Local fall high school sports teams, including, of course, football, got the long-awaited go-ahead this week to begin off-season team workouts after Gov. Wolf officially moved Lebanon County into the green phase of re-opening as recovery from the COVID-19 pandemic slowly continues across the state and the nation.
But it sure looked different as a “new normal” of social distancing, mask-wearing and disinfecting equipment regularly came right along with the start of workouts and drills.
That being said, it was still good for teams to be together again, even if it was in a much different way than it used to be. And even though it may stay that way for a while.
“We’re socially distanced and not using footballs or anything yet,” said Cedar Crest football coach Rob Wildasin, whose squad held its first workout Monday. “So it’s a lot of conditioning and strength training, with body weight and no weights yet. It’s baby steps. That’s where we are. We’re trying to do the best we can.
“That part of it (seeing the kids again) is awesome. It’s just great to see kids and be back on the field. The guys responded well to it. They’re excited to be out there.”
For some teams, the beginning of official workouts is more important than others.
For teams returning a lot of veterans, it’s important to quickly get back in the swing of things and get back to last season’s level of play while schools like Annville-Cleona, which was gutted by graduation, are breaking in an almost entirely new team and basically starting from scratch.
“It was interesting, because a lot of these kids were brand new,” said Annville-Cleona football coach Matt Gingrich, whose squad lost the majority of last season’s squad to graduation. “We only return one starter on both sides of the ball. It is, what it is. But the best part is they were very motivated, they worked really fast. I think they were happy to be back together. It was neat to actually have that time together.”
Elco coach Bob Miller’s Raiders don’t have their first on-the-football field get-together until Thursday evening, and it can’t come soon enough for Miller, who believes that there are more important things that happen on the gridiron and in the locker room than just football.
“I think the biggest thing in high school sports is the closeness of the team,” Miller said. “You don’t get that in club teams, you don’t get that in anything. And the fact that we can get back to that is really important – for our kids, for the parents, for the coaches, to get back to that sort of normalcy.”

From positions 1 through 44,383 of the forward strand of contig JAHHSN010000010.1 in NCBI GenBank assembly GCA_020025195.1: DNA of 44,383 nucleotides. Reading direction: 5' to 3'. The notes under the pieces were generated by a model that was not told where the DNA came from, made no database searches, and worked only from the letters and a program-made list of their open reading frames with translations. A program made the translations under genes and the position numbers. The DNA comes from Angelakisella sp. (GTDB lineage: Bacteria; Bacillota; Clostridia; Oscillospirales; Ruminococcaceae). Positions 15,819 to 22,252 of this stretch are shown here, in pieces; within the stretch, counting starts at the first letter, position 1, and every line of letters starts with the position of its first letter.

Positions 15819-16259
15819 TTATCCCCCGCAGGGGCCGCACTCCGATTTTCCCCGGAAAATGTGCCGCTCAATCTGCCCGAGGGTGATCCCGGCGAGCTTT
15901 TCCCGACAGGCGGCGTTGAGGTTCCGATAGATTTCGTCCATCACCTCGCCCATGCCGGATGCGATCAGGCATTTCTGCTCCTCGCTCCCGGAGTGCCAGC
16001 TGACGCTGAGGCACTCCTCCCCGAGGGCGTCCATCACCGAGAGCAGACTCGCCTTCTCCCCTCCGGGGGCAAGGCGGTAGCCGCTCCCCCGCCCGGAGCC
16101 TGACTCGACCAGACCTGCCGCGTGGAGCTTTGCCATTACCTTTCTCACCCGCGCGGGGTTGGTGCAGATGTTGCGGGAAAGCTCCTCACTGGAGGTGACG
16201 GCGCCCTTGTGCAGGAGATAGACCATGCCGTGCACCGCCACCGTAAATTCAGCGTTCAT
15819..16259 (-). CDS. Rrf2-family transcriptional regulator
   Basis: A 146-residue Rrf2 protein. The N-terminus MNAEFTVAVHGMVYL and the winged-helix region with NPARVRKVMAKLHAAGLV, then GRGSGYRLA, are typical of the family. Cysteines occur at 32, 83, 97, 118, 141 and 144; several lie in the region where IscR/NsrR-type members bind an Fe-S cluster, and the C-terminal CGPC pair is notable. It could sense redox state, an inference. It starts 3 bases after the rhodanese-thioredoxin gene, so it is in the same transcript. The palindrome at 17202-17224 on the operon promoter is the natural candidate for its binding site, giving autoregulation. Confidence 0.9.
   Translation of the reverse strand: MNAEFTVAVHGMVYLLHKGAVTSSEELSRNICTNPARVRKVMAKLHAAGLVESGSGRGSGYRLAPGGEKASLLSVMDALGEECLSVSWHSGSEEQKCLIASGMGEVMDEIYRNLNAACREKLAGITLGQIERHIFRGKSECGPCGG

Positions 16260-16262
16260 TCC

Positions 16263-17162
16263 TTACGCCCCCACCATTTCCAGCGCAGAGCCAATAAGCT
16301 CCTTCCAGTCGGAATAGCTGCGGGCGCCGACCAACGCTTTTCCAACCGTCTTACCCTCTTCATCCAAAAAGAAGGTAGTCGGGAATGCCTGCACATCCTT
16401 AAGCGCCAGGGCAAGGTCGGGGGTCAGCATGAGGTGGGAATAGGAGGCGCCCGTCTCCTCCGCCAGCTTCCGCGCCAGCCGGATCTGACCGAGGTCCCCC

There is, however, a fair amount of chaos that comes with the return to the field and it may take a while to sort it all out. Each school district was required to come up with its own safety plan and there seem to be a lot of gray areas when it comes to what each team is required to do, in Wildasin’s opinion.
“I had a fellow high school head coach tell me, ‘This is like the Wild West of high school sports,'” Wildasin said. “And I think that’s pretty appropriate. We’ve all got Twitter account now, so you can see, let’s just say, that some schools are much further ahead than others. Some are following some rules and others are following other rules, and I’m not saying any are right or wrong. What are the rules? Nobody knows. The PIAA was vague, in my opinion, and they dumped it on the school districts and the school districts are trying to do the best they can. And that’s what we’re trying to do.”
There is also the specter of the coronavirus still hanging over high school sports.
Will it continue to subside in Pennsylvania, as it for the most part seems to be doing, with the exception of Allegheny County? Or it will ramp up again, as it has in states like Texas and Florida, and force a return to tighter restrictions. Nobody really knows.
“The stuff in the Pittsburgh area, where they had to shut down workouts, kinda scared some coaches, myself included,” Miller said. “I told the kids, ‘This isn’t something to disregard. It is serious and it’s real, you can’t just brush it off.’ But if we can plan ahead and have your (safety) protocols, there are adaptations you can make (in practice).”
And despite the return to team workouts, there is still no guarantee that the regular season will start on time, or if there will even be one yet. Such is life when trying to plan a high school sports season in the midst of a pandemic.
“2020 might be the most interesting year in our entire lifetimes,” Gingrich said. “If you told me we were gonna play, I would believe it. And if you told me aliens were gonna land on the planet I’d also believe it. Moving forward, each day I will wake up and whatever email comes to me I will react accordingly. I’m not gonna even worry about it.”